Eolophus - Eolophus Roseicapilla - Galah Cockatoo
A single species genus within the Cacatuidae family. The galah (Eolophus roseicapilla), also known as the galah or pink and grey, is one of the most common and widespread cockatoos, and it can be found in open country in almost all parts of mainland Australia. They are closely related to the Major Mitchell's Cockatoo. They are often seen with flocks of Corella's and will cross breed with them. There are also instances of Galah's breeding with Cockatiels.
It is endemic on the mainland and was introduced to Tasmania, where its distinctive pink and grey plumage and its bold and loud behavior make it a familiar sight in the bush and increasingly in urban areas. It appears to have benefited from the change in the landscape since European colonization and may be replacing the Major Mitchell's cockatoo in parts of its range.
Galahs are about 35 cm (14 in) long and weigh 270–350 g (10–12 oz). They have a pale silver to mid-grey back, a pale grey rump, a pink face and chest, and a light pink mobile crest. They have a bone-colored beak, and the bare skin of the eye rings is carunculated. They have grey legs. The sexes appear similar; however, generally adult birds differ in the color of the irises; the male has very dark brown (almost black) irises and the female has mid-brown or red irises. The colors of the juveniles are duller than the adults. Juveniles have grayish chests, crowns, and crests, and they have brown irises and whitish bare eye rings, which are not carunculated.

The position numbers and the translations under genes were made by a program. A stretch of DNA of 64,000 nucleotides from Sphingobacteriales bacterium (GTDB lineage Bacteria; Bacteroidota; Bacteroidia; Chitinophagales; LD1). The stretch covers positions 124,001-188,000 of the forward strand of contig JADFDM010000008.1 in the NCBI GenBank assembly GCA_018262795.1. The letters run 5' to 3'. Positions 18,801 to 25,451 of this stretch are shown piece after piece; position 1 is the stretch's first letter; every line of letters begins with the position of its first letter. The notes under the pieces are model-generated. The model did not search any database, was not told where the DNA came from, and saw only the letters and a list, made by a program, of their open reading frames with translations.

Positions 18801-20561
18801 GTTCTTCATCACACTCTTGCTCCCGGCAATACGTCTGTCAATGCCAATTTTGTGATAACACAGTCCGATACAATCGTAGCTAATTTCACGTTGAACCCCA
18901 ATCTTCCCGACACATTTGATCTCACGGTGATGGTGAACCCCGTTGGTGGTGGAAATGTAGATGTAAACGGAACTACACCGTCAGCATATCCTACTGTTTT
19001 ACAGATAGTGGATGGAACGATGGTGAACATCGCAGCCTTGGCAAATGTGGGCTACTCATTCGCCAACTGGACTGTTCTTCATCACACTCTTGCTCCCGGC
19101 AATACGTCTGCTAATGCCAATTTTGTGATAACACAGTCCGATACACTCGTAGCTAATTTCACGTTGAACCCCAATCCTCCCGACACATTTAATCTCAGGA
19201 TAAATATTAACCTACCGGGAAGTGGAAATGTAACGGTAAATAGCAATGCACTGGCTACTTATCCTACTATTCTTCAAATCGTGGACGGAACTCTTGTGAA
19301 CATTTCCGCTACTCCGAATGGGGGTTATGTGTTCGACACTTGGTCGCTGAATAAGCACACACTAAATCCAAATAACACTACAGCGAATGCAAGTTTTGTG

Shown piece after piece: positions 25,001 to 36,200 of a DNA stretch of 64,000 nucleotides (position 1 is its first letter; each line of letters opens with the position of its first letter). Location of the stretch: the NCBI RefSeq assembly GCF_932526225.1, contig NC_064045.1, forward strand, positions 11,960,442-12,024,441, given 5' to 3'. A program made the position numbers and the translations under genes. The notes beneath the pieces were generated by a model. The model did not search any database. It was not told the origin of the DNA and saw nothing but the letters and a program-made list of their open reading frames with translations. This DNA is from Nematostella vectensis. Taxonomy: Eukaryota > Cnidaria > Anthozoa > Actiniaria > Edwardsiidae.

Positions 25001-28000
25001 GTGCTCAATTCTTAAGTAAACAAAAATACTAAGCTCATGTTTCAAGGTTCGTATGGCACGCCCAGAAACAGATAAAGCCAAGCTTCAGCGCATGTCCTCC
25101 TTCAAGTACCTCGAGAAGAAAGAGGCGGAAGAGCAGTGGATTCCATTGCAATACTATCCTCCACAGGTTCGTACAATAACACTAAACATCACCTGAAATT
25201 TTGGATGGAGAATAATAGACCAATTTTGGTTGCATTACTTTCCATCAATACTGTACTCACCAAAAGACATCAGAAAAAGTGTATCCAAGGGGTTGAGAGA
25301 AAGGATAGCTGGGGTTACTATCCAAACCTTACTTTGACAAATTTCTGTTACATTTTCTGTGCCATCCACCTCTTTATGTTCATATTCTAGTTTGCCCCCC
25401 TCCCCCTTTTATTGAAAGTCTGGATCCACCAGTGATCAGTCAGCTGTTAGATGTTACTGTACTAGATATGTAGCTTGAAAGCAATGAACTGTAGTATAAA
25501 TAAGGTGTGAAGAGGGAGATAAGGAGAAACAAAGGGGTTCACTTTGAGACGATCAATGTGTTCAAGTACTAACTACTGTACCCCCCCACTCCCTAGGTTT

Three subspecies are usually recognised. There is slight variation in the colours of the plumage and in the extent of the carunculation of the eye rings among the three subspecies.
E. r. albiceps, is clearly distinct from the paler-bodied Western Australian nominate subspecies,
E. r. roseicapilla, although the extent and nature of the central hybrid zone remains undefined. Most pet birds outside Australia are the south-eastern form.
E. r. kuhli, found right across the northern part of the continent, tends to be a little smaller and is distinguished by differences in the shape and color of the crest, although its status as a valid subspecies is uncertain.
Living in captivity galahs can reach up to 70 to 80 years of age when a good quality diet is strictly followed. The galah socialises adequately and can engage playfully in entertainment activities to support the overall very intelligent nature of the bird. In their natural habitat the galah is unlikely to reach the age of 20 years, falling victim to traffic, predators such as little eagle, black and peregrine falcons, and human persecution in some agricultural areas.
Like most other cockatoos, galahs create strong lifelong bonds with their partners.
Aviary-bred crosses of galahs and Major Mitchell's cockatoos have been bred in Sydney, with the tapered wings of the galah and the crest and colors of the Major Mitchell's, as well as its plaintive cry. The galah has also been shown to be capable of hybridizing with the cockatiel, producing offspring described by the media as 'galatiels'. Galahs are known to join flocks of little corellas (Cacatua sanguinea), and are known to breed with them also. . A galah/sulphur-crested cockatoo hybrid which was hatched in 1920 was still living in the Adelaide zoo in the late 1970s, being displayed in a small cage alone near the entrance to an on-site cottage. The back feathers were a patchwork of grey tones and the breast feathers a soft apricot tone and the crest a slightly richer orange. The crest was longer that a galah crest but without the long curl of the sulphur-crested cockatoo. The bird was not significantly larger than a galah.